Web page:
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HomeNewsHuntsville clinic seeking funding to expand 

Huntsville clinic seeking funding to expand 

The Huntsville Health Care Clinic is looking to expand. 

Janine van den Heuvel, Executive Director of the Algonquin Family Health Team, says they want to increase opening hours to five days a week, as well as hopefully broaden their offerings.  

“We understand that we’re operating on three days a week right now, and obviously we know the need is greater than that,” says van den Heuvel. “We’re just asking patients, families, and caregivers for patience as we try and expand.” 

Van den Heuvel says they’ve submitted two proposals to the Ministry of Health and Ontario Health: one for a full-time nurse practitioner and administrative assistant costing around $300,000, and the other costing roughly $570,000 with some mental support and physiotherapy on top of the two roles. 

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The clinic is for unattached patients, those who do not have a primary care doctor or nurse practitioner. Van den Heuvel says more than 30 per cent of Muskoka residents meet that description, with the clinic seeing 1,544 patients since it opened its doors in February—an average of 53 a week.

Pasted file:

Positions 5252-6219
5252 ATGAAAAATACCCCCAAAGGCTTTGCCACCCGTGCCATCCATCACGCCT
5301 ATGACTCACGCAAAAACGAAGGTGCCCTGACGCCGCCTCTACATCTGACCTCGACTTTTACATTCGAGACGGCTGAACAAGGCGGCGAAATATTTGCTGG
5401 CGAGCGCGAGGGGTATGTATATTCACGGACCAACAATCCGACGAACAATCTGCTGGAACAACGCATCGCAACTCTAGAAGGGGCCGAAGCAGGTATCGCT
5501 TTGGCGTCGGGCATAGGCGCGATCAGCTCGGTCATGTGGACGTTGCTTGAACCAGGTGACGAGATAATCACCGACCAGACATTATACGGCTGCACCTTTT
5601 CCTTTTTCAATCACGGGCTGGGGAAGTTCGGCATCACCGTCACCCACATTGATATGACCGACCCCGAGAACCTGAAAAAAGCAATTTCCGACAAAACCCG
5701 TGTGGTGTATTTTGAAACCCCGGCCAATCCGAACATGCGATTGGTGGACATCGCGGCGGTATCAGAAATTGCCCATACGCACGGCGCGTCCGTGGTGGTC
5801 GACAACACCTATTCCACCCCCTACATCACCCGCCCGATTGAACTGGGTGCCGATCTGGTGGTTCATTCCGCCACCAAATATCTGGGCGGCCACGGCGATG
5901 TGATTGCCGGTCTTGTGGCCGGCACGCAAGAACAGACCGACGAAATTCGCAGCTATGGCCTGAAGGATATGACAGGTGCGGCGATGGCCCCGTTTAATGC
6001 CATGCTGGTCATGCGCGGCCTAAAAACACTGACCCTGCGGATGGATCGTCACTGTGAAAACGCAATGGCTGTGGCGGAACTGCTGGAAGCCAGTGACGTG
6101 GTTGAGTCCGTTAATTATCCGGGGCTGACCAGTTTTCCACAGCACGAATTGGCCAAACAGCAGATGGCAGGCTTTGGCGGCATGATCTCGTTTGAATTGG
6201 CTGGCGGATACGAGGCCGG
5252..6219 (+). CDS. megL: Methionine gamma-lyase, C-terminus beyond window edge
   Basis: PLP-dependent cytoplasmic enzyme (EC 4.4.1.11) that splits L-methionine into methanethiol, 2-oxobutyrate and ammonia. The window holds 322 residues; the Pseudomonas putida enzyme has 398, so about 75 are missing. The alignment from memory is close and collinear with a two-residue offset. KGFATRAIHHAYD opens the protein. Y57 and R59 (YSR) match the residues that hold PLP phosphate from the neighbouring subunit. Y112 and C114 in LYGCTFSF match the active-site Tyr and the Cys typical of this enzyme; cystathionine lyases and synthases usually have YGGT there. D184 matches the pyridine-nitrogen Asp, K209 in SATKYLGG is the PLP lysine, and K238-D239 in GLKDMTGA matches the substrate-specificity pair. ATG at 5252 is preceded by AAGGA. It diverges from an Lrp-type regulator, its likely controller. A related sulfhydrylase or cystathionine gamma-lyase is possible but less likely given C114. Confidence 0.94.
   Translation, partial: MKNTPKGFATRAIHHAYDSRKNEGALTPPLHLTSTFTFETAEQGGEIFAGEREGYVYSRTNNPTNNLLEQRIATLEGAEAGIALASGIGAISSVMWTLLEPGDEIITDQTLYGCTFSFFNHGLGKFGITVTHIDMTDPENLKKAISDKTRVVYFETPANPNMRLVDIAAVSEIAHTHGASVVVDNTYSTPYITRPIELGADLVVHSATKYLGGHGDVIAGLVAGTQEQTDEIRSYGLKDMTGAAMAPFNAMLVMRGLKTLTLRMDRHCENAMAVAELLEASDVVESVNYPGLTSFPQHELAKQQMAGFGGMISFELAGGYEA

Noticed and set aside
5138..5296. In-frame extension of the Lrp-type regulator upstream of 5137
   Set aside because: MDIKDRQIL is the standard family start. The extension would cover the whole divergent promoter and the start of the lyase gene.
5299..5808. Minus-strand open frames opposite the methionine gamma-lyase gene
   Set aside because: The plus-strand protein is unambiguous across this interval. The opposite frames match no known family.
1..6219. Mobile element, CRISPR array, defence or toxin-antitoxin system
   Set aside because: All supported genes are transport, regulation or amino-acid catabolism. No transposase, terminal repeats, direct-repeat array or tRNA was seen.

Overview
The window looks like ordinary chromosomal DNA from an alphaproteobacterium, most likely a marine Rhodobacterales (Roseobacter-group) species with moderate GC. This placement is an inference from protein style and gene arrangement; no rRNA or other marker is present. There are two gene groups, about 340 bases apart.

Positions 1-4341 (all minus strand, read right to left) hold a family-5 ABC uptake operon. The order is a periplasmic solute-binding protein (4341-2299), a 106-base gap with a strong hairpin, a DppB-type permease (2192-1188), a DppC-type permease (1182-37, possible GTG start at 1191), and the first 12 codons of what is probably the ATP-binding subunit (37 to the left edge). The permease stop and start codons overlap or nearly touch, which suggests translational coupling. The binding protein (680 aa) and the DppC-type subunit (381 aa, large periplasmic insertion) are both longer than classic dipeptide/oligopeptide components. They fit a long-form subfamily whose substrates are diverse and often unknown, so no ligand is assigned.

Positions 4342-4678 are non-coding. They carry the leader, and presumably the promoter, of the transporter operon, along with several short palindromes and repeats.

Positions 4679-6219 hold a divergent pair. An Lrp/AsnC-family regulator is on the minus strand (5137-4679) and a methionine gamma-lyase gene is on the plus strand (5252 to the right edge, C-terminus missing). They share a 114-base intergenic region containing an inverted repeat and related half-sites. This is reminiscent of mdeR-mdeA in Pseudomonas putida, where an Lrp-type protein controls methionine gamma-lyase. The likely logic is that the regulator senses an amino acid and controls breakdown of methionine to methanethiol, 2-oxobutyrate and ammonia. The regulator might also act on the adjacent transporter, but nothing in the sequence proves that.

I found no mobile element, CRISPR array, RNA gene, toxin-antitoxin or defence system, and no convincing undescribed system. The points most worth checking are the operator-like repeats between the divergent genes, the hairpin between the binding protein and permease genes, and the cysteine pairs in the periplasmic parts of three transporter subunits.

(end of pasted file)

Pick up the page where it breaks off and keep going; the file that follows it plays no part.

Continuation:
“One of the physicians that was just inside the clinic basically said that he hasn’t seen patients so grateful in a very long time,” says van den Heuvel. “There’s obviously a need to provide primary care to unattached patients in the community, and I think the patients that come into the clinic are deserving and very grateful.” 

She says one of the major causes is a lack of new practitioners coming into the region.  

“What the data seems to show is that it’s just difficult in general to recruit new grads to primary care for various reasons,” says van den Heuvel. “Housing complications, being a general practitioner versus being a specialist. I think that’s an issue all over the province right now, not unique to Muskoka at all.” 

What is unique, she says, is the approach the Muskoka and Area Ontario Health Team is taking, where resources have been banded together across the region to hire a recruiter and directly tackle the problem. That program is currently underway. 

In the meantime, van den Heuvel says they’re expecting a response from the province within the next month, with a few smaller grants in the works at the federal and local levels. 

“I think that there’s probably a need for these kinds of services in lots of communities throughout Ontario, and I think that we’re all deserving of funding,” she says. 

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